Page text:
I believe that you have had such an experience. When you encounter a problem and want to solve it, you always find that there are so many factors that affect the problem. It is so much that you don’t know which one to start with. In fact, most of the problems are the so-called 80/20 rule, that is, as long as we can get rid of 20% of the main factors, we can solve 80% of the problem, while Plato (Pareto Chart) is to help us find out the main cause that can affect the 80% of the problem.
“80% of the outputs result from 20% of the inputs.” – The Pareto Principle
The theory of the Pareto Chart is extremely simple, that is, always find only the first three major causes of great influence or 80% of the main causes. You can then concentrate on the resources, and prescribe a solution for these main causes, which can not only save resources but also achieve immediate results. On the contrary, it may be that the resources are not concentrated enough to achieve poor results or even cause waste (the cost of the improvement is greater than the original loss).
The Origin of Pareto Chart
Pareto Chart was originally designed by the Italian economist Pareto. It was originally used to represent the distribution of national income. Later, it was used as a quality control tool to analyze problems and sum up the impact of factors, so it was called Plato. This cause analysis tool is considered one of the seven basic quality tools, and as well as one of the 5 root cause analysis toolset.
Why Pareto Chart?
A Pareto Diagram has several key benefits…
- Pareto chart is easy to draw
- Pareto chart help your team focus on the inputs that will have the greatest impact
- The Pareto chart helps visualize problems quickly, so this is an excellent visual communication tool as well.
- Pareto chart also provides an easy way to compare before and after representation to verify that any process changes had the desired result
How to Draw Pareto Chart
A Pareto chart (also called Pareto diagram, or Pareto analysis) is a bar graph. The lengths of the bars represent frequency or cost (time or money) and are arranged with the longest bars on the left and the shortest to the right. In this way, the chart visually depicts which situations are more significant.
- Firstly, the phenomena, conditions or causes of the problem are categorized. When collecting data, we should define the scope of classification as clearly as possible, and even descriptively define the scope, to avoid errors in data collection.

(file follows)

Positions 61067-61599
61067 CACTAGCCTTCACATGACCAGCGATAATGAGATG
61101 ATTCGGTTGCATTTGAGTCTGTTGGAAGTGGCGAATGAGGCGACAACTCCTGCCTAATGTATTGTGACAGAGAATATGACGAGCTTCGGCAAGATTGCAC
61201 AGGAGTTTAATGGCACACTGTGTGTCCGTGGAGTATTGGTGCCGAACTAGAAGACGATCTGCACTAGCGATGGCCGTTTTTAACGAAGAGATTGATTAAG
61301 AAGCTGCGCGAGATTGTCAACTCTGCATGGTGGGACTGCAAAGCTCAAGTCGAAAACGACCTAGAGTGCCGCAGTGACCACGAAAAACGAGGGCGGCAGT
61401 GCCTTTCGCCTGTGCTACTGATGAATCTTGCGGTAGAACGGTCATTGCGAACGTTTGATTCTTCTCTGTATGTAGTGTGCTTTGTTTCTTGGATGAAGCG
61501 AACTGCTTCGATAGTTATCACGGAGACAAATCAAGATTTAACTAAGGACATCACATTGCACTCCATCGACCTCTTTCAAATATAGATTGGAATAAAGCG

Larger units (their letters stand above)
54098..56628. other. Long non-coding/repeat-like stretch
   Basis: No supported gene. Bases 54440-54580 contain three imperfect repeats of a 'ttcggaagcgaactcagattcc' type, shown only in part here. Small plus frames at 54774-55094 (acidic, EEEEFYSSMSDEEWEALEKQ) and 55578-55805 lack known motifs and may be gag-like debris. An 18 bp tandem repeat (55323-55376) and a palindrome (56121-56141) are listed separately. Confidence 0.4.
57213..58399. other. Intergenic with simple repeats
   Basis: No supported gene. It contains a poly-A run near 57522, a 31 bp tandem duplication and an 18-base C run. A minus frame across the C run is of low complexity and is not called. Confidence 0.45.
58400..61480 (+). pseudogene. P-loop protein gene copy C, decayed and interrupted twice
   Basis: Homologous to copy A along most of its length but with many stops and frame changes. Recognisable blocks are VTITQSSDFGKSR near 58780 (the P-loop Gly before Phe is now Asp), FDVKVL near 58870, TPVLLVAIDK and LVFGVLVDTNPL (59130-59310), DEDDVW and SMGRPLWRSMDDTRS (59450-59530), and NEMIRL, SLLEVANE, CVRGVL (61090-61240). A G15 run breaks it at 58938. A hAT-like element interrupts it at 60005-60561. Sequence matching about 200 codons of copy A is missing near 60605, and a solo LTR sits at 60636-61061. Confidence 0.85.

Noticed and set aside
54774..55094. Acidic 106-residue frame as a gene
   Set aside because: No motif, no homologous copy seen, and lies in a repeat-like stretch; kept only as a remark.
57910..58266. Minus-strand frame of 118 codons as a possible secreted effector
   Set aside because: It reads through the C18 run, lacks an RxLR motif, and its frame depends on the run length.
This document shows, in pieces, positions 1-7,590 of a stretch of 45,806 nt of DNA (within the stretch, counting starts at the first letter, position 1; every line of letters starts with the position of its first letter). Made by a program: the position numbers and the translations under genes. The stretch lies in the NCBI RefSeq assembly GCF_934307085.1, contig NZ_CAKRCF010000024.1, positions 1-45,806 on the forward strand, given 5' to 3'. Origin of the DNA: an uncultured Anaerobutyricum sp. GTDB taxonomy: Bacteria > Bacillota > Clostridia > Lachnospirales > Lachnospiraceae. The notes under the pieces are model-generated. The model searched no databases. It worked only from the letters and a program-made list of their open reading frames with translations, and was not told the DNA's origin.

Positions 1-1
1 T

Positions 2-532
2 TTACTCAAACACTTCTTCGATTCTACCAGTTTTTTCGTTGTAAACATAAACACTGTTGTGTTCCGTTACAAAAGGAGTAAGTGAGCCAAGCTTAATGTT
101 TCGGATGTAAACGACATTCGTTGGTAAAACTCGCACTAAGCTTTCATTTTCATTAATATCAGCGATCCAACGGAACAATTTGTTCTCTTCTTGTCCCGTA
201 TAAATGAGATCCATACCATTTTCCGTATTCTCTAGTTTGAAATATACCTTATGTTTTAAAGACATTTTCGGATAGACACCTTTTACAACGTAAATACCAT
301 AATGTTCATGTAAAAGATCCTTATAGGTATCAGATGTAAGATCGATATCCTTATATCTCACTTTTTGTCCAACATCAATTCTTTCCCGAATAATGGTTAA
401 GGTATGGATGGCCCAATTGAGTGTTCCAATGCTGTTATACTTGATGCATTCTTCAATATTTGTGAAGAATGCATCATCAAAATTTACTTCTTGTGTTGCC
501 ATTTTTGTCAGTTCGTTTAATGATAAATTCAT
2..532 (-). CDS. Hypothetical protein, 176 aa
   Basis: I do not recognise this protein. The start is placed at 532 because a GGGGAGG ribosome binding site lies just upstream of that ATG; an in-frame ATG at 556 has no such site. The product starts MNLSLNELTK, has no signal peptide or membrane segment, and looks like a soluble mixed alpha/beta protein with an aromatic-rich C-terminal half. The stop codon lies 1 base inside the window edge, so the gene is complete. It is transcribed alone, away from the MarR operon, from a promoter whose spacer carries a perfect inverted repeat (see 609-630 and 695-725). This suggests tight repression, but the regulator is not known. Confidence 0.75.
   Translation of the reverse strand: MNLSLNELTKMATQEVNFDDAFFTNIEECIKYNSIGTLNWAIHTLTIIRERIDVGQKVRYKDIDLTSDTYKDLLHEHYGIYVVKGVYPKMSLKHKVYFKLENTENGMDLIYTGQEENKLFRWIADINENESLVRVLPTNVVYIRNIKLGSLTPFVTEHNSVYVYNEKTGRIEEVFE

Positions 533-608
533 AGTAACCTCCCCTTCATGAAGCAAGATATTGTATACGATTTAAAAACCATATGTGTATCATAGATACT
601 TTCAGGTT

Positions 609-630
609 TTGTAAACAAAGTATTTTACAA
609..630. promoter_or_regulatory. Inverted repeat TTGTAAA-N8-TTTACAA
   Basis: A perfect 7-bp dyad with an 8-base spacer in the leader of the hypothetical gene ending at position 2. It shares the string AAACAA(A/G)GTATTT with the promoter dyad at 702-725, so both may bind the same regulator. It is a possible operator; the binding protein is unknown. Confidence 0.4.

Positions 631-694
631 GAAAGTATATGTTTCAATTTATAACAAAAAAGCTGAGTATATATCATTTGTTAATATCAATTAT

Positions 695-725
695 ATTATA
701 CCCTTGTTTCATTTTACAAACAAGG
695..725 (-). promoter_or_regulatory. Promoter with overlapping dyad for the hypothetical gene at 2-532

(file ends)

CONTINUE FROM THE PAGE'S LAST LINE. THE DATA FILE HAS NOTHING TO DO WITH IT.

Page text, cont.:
- Decide on the period during which the data is collected. During the data collection period, it is necessary to collect enough quantity to represent the product process.
- The vertical axis (Y) on the left can be expressed in terms of quantity or amount
- The vertical axis (Y) on the right is expressed as a percentage from 0% to 100%.
- Arranged on the horizontal axis (X) from left to right, and from large to small according to the order of the total size of the classification.
- Draw a histogram and indicate the data.
- Draw a curve of the cumulative percentage.
Pareto Example – Glass Plate Forming
A glass factory wants to improve the process defects of the glass plate forming and makes a Pareto analysis review.
First, the last month’s bad losses and the various defect categories were expressed as a Pareto along the horizontal axis. The results show that the repair losses accounted for 62.8% of the total loss, and the amount converted into a monthly loss of $15,197.6 (= 24,200 × 62.8%), although the repaired products can also become good, the damage caused by such repairs is very big.
In the next month, the types of repairs were classified again, and data was collected to make Pareto analysis. It was found that the most repaired was the repair caused by Bending.
Through these two Pareto analyses, the factory should be able to know the direction of future process improvement. As long as some measures are taken to improvement actions, the defect rate can be reduced by more than half.